From the collapse of Lehman brothers in 2008 to the arrests of Irish bankers in 2016, the 2008 Great crisis led to a wider understanding of the fragile western economy ecosystems. The crash was a serious wakeup call for governments across the world, thus paving way for new regulatory responses for banking practices and financial services in general. This period also saw the expansion of the relevant regulatory bodies.  New Capital Adequacy liquidity and leverage norms came into place.  We also saw increased scrutiny of lending   practices and tougher stress tests.  The regulators were strongly motivated to avoid a future banking crisis in which taxpayers would be called on to bail-out failed banking institutions.

Today, we can be reasonably assured the global banking system is much safer due to the increased regulatory effort in the interim period.  The major problem that we faced going into 2007-08 can be summarized under four headings - excessive borrowing, flawed compensation structures, weak regulation, and moral hazard.   The regulators have sought to address all these areas.   Time will tell whether these measures are enough to avoid another crisis and another taxpayer funded bailout.     The long period of low interest rates and easy monetary policy have encouraged huge asset bubbles and higher levels of borrowing – these trends indicate that the limits of the resilience of the global economy is being tested greatly.


Testing the limits

In Europe, the banking crisis led to a severe sovereign debt crisis which affected Ireland, Spain, Portugal, Italy and Greece.  After a long period of adjustment, the first three countries have recovered to varying degrees but the latter two still remain greatly constrained by their high debt levels and negative or very low rates of economic growth.  Greece was the worst affected and continues to suffer greatly from the very negative consequences of the economic crisis ten years ago. The problem of high debt levels was compounded by any other problems such as the mismanagement of public funds by the government.   The country plunged into a massive recession as GDP contracted by 25% and the country was forced into seeking an IMF bailout.  The Greek debt crisis continues to weigh on the priorities of the European Union and IMF.   Much of the political and electoral uncertainty of the last two or three years have been a direct result of the prolonged economic slowdown which has followed the global financial crisis.

Looking into next decade

When Barack Obama assumed office, it was on a wave of optimism that he could fix the American economy which was reeling under the depression of 2008.  In the eight years of the Obama Presidency, employment and asset markets grew strongly.  However, income inequality grew over this period and many former industrial areas did not benefit greatly from the increased growth and higher asset prices. Eight years later, the American public responded to the tones of protectionism, the closing of borders and the economic nationalism of the Trump campaign.  In the UK, the referendum decision to leave the EU was a global political earthquake driven by nationalism and populism. The rise in nationalism reflected a population that had grown poorer and disillusioned in the years after the Great Financial Crisis and used the opportunity provided by the Referendum to express their unhappiness.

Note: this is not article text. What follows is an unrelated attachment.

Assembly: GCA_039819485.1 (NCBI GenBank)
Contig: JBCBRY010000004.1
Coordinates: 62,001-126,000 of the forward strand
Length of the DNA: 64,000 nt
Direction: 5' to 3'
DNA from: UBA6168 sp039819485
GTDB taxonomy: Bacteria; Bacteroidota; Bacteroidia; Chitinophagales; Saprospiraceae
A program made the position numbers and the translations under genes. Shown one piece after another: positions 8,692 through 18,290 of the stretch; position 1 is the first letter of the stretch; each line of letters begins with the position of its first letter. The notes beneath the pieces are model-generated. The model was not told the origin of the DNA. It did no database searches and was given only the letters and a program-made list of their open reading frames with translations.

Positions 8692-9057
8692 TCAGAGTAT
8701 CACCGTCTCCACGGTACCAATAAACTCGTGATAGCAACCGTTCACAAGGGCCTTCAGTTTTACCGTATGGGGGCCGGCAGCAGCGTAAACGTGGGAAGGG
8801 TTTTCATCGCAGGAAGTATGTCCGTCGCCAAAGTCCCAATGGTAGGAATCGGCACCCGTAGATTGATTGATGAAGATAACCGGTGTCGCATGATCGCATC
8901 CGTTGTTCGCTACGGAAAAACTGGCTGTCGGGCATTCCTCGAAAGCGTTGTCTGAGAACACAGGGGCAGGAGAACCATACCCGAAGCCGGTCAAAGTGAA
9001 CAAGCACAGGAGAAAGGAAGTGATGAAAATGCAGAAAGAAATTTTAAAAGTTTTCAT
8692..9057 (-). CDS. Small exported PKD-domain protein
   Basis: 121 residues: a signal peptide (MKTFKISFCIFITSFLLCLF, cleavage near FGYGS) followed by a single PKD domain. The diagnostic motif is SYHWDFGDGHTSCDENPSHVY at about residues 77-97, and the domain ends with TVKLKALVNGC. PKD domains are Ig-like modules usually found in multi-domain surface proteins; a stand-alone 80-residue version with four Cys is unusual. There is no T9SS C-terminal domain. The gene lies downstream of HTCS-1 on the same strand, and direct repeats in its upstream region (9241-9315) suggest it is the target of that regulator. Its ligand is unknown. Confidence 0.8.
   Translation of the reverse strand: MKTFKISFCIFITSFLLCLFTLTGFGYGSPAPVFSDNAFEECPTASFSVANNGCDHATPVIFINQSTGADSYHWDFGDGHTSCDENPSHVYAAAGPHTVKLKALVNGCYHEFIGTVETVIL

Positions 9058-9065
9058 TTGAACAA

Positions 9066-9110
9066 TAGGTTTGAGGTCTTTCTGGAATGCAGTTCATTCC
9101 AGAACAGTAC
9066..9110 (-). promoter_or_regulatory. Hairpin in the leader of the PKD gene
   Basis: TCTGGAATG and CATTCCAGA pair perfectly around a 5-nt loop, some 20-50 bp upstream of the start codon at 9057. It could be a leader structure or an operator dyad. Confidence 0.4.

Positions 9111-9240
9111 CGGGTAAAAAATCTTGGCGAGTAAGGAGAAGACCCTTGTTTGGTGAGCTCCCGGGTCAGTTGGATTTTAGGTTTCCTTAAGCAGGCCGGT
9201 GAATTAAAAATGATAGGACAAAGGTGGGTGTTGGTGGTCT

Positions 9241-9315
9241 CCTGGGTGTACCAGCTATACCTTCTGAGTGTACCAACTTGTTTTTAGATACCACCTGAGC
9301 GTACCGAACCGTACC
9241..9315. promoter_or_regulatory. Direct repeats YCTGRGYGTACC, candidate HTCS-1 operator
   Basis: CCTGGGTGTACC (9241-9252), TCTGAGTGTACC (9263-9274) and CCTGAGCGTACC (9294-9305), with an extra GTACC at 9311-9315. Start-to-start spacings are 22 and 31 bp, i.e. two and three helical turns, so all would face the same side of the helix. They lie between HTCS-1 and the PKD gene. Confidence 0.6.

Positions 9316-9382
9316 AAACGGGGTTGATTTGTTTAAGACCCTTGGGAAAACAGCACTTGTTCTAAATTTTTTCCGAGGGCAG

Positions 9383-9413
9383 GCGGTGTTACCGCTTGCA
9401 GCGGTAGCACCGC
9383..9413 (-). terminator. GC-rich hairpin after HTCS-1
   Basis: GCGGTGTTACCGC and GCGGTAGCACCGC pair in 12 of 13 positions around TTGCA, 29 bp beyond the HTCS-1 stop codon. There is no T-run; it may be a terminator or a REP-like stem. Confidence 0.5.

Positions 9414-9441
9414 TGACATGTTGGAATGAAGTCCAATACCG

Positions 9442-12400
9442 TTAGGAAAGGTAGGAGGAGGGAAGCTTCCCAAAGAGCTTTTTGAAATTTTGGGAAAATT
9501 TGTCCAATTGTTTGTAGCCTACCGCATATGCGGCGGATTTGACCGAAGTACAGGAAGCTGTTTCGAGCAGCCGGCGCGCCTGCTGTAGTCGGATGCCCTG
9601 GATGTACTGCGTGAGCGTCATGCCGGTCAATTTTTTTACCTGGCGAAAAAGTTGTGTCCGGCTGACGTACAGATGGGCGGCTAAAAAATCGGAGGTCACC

After the Brexit result and Trump victory, the threat of the advancement of right wing populism had faded in Europe by the end of 2016, with the election results in Netherlands and France. However, the next decade ahead will remain in difficult and uncertain due to the economic and political difficulties which are the lasting legacies of the Global Financial Crisis which started ten years ago.

In the UK, the uncertainty caused by Brexit is being further compounded by rising consumer, corporate and government debt, and increasing inflation which are squeezing living standards.  As the former Chancellor of the UK, Lord Darling recently warned, we are once again seeing sharply rising risks and increasing complacency as the memories of the crisis fades.  It is perhaps particularly grave for the UK as it in the midst of a serious period of Brexit negotiations that could have a negative effect on Businesses and households, and perhaps depress economic growth.

The financial crash of 2008 provided us a learning opportunity to set things right, and our economic and financial mechanisms have been strengthened but many dangers remain particularly the high level of debt which has emerged during a decade of very low interest rates and easy monetary conditions.  If the crash has taught us anything, it is that complacency can be catastrophic.

The Brightside is east


It is not all dark in the global economy. The US economy is proving to be resilient and is some way down on the path to monetary policy normalisation. China is also defying the forecasts of a sharp slowdown in its rate of economic growth.  China and other Emerging markets remain a bright spot in the global economies as many of them are growing at 4.5% to 6.5% a year.  Their markets offer promising and stable opportunities for investment. This is a viable and exciting option for global investors seeking to make progress in the 21st century – an alternative to near stagnant or slower growing western economies.   There are likely to be Exciting times ahead!

In 2008 the global financial crisis hit business worldwide and recovery has been slow ever since. At the centre of this recovery banks have played a vital role, but attitudes have shifted over the years. Here Marina Cheal, CMO at Reevoo, answers the question: have banks earned our trust back?